Quotations About / On:
A modern democracy is a tyranny whose borders are undefined; one discovers how far one can go only by traveling in a straight line until one is stopped.
(Norman Mailer (b. 1923), U.S. author. The Presidential Papers, preface (1963).)
Overly persuasive a woman's ordinance spreads far, traveling fast; but fast dying a rumor voiced by a woman perishes.
(Aeschylus (525-456 B.C.), Greek tragedian. Agamemnon, l. 485.)
Writing and travel broaden your ass if not your mind and I like to write standing up.
(Ernest Hemingway (1899-1961), U.S. author. Letter, July 9, 1950. Selected Letters, ed. Carlos Baker (1981).)
The world must be all fucked up when men travel first class and literature goes as freight.
(Gabriel García Márquez (b. 1928), Colombian author. the Catalan bookstore owner in Macondo, in 100 Years Of Solitude, 1978 edition, p. 323 (orig. publ. 1967, trans. 1970).)
I should like to oblige you, but with people like us, we must be able to travel faster than our clients.
(Stanley Kubrick (b. 1928), U.S. director, screenwriter. Captain Feeney (Arthur O'Sullivan), Barry Lyndon, after robbing Redmond Barry, who asked if he could at least keep his horse (1975).)
I have found out that there ain't no surer way to find out whether you like people or hate them than to travel with them.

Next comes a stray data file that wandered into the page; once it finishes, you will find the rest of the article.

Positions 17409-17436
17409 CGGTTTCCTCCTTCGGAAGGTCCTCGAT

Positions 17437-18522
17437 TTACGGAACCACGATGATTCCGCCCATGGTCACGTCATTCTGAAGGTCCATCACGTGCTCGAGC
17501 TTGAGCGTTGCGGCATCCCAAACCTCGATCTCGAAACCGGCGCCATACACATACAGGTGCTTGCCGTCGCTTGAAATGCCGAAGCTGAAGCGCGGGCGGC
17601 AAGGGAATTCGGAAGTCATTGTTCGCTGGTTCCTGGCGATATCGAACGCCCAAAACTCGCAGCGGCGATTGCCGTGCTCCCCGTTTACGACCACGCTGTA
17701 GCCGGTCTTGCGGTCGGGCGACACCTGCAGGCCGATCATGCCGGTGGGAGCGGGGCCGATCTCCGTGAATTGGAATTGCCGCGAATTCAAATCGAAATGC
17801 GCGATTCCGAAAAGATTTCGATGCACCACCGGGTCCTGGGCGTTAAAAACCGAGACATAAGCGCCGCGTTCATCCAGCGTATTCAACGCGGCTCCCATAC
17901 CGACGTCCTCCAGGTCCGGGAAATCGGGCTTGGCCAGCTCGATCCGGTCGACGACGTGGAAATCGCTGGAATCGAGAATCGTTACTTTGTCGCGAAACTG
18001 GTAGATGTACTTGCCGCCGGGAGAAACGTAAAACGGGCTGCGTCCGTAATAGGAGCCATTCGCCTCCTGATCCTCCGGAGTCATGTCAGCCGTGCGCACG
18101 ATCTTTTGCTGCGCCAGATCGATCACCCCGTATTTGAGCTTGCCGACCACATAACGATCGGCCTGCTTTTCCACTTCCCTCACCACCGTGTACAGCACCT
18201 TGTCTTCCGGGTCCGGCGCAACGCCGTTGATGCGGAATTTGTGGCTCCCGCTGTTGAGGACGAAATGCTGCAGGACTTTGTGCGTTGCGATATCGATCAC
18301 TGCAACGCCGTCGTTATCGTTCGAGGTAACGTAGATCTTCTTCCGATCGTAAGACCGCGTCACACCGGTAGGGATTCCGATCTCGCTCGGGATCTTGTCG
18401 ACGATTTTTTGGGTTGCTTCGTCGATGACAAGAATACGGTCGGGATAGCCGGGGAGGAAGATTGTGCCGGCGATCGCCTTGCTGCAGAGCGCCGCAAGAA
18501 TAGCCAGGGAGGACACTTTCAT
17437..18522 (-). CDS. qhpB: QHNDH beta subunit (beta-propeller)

(Mark Twain [Samuel Langhorne Clemens] (1835-1910), U.S. author. Tom Sawyer Abroad, ch. 11 (1894).)
We can travel longer, night and day, without losing our spirits than almost any persons we ever met.
(Rutherford Birchard Hayes (1822-1893), U.S. president. Diary and Letters of Rutherford Birchard Hayes: Nineteenth President of the United States, vol. III, p. 557, ed. Charles Richard Williams, The Ohio State Archaeological and Historical Society, 5 vols. (1922-1926), Diary (June 6, 1879).
Called "Rutherford the Rover," Hayes traveled more and publicized his pet policies by speaking to the people than did his predecessors.)
Of all possible debauches, traveling is the greatest that I know; that's the one they invented when they got tired of all the others.
(Gustave Flaubert (1821-1880), French novelist. Letter, April 9, 1851, to Ernest Chevalier, trans. by William G. Allen. Correspondance, II, p. 309, Conard (1926-1933).)
Next to a shot of some good, habit-forming narcotic, there is nothing like travelling alone as a "builder-upper."
(Robert Benchley (1889-1945), U.S. writer, humorist. Chips Off the Old Benchley, "He Travels Fastest," Harper & Brothers (1949).)
The whole object of travel is not to set foot on foreign land; it is at last to set foot on one's own country as a foreign land.
(Gilbert Keith Chesterton (1874-1936), British author. Tremendous Trifles, "The Riddle of the Ivy," (1909).)